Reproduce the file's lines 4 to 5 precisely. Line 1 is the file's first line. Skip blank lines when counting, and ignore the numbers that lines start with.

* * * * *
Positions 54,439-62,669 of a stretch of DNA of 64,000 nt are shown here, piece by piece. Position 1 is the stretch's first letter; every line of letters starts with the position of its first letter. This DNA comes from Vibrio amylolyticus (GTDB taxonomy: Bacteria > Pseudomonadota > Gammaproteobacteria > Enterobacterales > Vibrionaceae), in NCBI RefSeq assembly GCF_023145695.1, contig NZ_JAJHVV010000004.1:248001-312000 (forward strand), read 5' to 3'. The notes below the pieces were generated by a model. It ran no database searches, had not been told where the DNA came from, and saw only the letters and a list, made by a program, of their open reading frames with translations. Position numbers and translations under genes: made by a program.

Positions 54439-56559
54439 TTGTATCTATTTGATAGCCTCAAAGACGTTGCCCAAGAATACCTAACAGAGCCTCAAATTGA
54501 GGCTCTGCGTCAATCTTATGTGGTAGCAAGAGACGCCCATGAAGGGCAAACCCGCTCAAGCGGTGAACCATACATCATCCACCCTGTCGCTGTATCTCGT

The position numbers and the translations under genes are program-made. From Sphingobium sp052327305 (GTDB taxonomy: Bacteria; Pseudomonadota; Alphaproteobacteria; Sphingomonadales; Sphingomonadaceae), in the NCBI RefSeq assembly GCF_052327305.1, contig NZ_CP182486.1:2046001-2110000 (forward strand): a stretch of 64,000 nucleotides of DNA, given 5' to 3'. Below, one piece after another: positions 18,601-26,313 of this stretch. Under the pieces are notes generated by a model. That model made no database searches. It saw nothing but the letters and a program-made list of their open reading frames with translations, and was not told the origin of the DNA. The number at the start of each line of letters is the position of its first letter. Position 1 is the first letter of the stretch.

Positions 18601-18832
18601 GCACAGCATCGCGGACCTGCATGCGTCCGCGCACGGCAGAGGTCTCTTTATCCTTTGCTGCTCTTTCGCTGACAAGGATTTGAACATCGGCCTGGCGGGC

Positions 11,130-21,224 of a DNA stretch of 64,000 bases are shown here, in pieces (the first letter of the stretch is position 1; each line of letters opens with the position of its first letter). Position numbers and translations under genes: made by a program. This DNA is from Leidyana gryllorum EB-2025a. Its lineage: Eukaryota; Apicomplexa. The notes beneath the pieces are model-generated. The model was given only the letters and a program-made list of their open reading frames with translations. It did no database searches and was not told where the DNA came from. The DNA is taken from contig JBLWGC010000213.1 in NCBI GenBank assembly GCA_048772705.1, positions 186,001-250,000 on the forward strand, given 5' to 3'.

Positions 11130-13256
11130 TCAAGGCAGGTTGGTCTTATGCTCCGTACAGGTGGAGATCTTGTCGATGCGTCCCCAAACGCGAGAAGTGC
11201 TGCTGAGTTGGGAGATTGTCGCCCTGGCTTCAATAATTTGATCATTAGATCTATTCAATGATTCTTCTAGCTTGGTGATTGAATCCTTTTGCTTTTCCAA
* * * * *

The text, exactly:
54501 GGCTCTGCGTCAATCTTATGTGGTAGCAAGAGACGCCCATGAAGGGCAAACCCGCTCAAGCGGTGAACCATACATCATCCACCCTGTCGCTGTATCTCGT

The position numbers and the translations under genes are program-made. From Sphingobium sp052327305 (GTDB taxonomy: Bacteria; Pseudomonadota; Alphaproteobacteria; Sphingomonadales; Sphingomonadaceae), in the NCBI RefSeq assembly GCF_052327305.1, contig NZ_CP182486.1:2046001-2110000 (forward strand): a stretch of 64,000 nucleotides of DNA, given 5' to 3'. Below, one piece after another: positions 18,601-26,313 of this stretch. Under the pieces are notes generated by a model. That model made no database searches. It saw nothing but the letters and a program-made list of their open reading frames with translations, and was not told the origin of the DNA. The number at the start of each line of letters is the position of its first letter. Position 1 is the first letter of the stretch.